Exercise Feature: The Deadlift
This week on the Gymbox blog I’m sharing with you all a spotlight on one particular exercise. This feature gives me a chance to share my knowledge and helps offer you some insight into why myself, or any other trainer, might choose a certain exercise to include in your program or in a class here at Gymbox. This week’s focus will be the deadlift, but check back down the road to see other features exercises.
The deadlift is one of the cornerstone exercises in the realm of weightlifting. It comes in many variations and can be executed using a variety of different types of equipment. As a trainer, it’s one of my personal favourites not only because it’s a fun way for me to measure my strength, but also because it’s excellent at working the oft underutilized back chain muscles of the hamstrings, glutes, spinal erectors, abs, traps, and lats.
Variations of the deadlift include:[/vc_column_text]
Conventional: feet are parallel and roughly hip-width apart.
Sumo: a narrow grip and wide, turned out foot stance.
Romanian/Stiff leg: in a true variation of each of these deadlifts, there are slightly different angles of bend involved at the knee. The difference is minor (but important), however, these names are often used interchangeably to mean the stiff leg deadlift. Hence, for our purposes here I will explain the stiff leg deadlift, which is much as it’s name suggests: a deadlift in which the legs are kept straight (but not locked out through the knee).
The basic mechanics of a deadlift are simply explained yet difficult to execute. The most basic explanation for how to deadlift would be to just lift a barbell from the floor to hip height while holding the arms straight. But any trainer giving this little instruction for such a major lift would be highly remiss.
Firstly, you should begin with the bar about 1″ away from your shins. Once in this position, aim to get your shins vertically aligned, and position yourself in a squat-like stance with shoulders above the hips and your spine in a straight line. From there, gripping the bar as firmly as possible, pull upwards in a straight line, keeping the bar over the middle of your foot and your shoulders slightly forward of the bar. You will maintain this alignment until the very top of the pull, when your shoulders right themselves over your hips and you contract your glutes. You may have seen people drop the bar at this point, though common gym etiquette is to lower the bar to the floor with control.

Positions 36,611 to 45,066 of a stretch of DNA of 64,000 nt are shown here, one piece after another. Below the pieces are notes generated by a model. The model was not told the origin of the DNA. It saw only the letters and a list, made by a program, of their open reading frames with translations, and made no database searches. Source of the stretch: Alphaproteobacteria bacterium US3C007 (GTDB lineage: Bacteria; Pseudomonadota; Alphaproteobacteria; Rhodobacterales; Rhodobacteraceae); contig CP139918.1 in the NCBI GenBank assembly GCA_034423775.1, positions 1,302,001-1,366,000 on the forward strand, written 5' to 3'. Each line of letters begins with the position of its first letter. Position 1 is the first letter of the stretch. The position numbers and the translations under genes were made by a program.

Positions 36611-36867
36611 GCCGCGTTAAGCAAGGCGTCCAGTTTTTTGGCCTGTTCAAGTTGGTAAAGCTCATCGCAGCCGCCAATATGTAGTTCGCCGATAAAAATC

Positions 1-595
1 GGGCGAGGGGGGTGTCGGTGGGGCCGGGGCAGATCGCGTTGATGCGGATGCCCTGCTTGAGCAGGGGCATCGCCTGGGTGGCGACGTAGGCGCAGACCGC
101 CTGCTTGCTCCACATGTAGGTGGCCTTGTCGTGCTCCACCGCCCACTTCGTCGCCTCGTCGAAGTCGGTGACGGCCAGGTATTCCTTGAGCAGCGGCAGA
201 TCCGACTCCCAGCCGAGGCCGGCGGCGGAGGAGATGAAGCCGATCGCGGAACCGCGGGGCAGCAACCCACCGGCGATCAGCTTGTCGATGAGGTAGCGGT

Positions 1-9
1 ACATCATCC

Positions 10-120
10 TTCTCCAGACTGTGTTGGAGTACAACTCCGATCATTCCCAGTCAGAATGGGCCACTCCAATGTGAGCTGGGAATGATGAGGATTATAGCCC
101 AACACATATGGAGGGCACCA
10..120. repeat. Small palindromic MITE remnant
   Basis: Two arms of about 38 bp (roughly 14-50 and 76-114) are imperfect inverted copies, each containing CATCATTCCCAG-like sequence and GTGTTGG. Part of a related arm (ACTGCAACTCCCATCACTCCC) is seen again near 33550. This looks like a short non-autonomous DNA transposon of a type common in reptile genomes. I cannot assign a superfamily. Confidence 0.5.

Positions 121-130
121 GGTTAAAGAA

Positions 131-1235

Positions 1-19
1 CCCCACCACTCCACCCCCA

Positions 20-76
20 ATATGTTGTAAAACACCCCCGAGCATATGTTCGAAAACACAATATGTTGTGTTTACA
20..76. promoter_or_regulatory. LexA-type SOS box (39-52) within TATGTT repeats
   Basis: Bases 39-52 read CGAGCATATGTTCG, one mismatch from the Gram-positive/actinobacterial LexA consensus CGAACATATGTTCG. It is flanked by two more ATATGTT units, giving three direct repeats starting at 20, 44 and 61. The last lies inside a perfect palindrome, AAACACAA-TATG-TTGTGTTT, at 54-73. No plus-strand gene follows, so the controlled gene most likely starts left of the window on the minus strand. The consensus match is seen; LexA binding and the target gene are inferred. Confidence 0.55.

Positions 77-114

Beyond mastering correct deadlift form, one of the challenges to continued strength improvements with this exercise is grip strength. Time and again when I teach clients how to deadlift, it is their grip strength that fatigues before their hamstrings or glutes. There are secondary exercises that can be done to improve grip strength, such as farmer carries, and there are also alternative grips one can use to improve their hold (primarily the switch grip, where one hand is positioned overhand grip and the other in an underhand grip. This solution can lead to muscle imbalances down the road though, so be mindful if you choose to utilize this option). Yet another solution is the use of straps, but there is much debate over whether the added weight they allow you to pull is worth sacrificing the functionality of truly being strong enough to lift the bar at any given weight without assistance. Switching the equipment you use to deadlift may be of some assistance, though that will be largely based on comfort.
Speaking of different equipment, just what tools can you utilize for a deadlift and why might you bother? The classic deadlift is usually associated as being a barbell lift, but you can also use kettlebells, dumbbells, sandbags, a cable machine, or a smith machine. Kettlebells or dumbbells allow your arms the freedom to move unilaterally, so further stability is required when using these tools. Similarly, sandbags are unstable and prone to shifting, again requiring you to engage stabilizer muscles. Using cables has the benefit of keeping the muscles being used under constant tension, which is relevant for muscle building. The smith machine can be a good choice for Romanian deadlifts, allowing users to get a better isolation through the hamstring.
Whichever option you choose for style of deadlift and piece of equipment, the most important thing with the deadlift is to remember your form. Never round your back through the lift, as your back becomes susceptible to injury when loaded in this position. Be mindful not to let your knees bow inwards or outwards during your deadlift, as this puts unnecessary strain on the joint. Also ensure that you keep your abs engaged throughout the motion, and utilize your breath to aid the lift: take a big inhale when you set up before the pull, and exhale once the pull is complete and the body is upright.
Hopefully this feature has helped demystify the deadlift in its multiple forms and helped to break down the specifics of the movement. Remember, when you’re just learning the deadlift, start with light weights and only progress to heavier ones once you’re comfortable with the motion and confident in your form. As the saying goes, ‘practise makes perfect’, so get into the gym today and start learning your way around the deadlift to reap the benefits of this multi-joint, multi-muscle movement.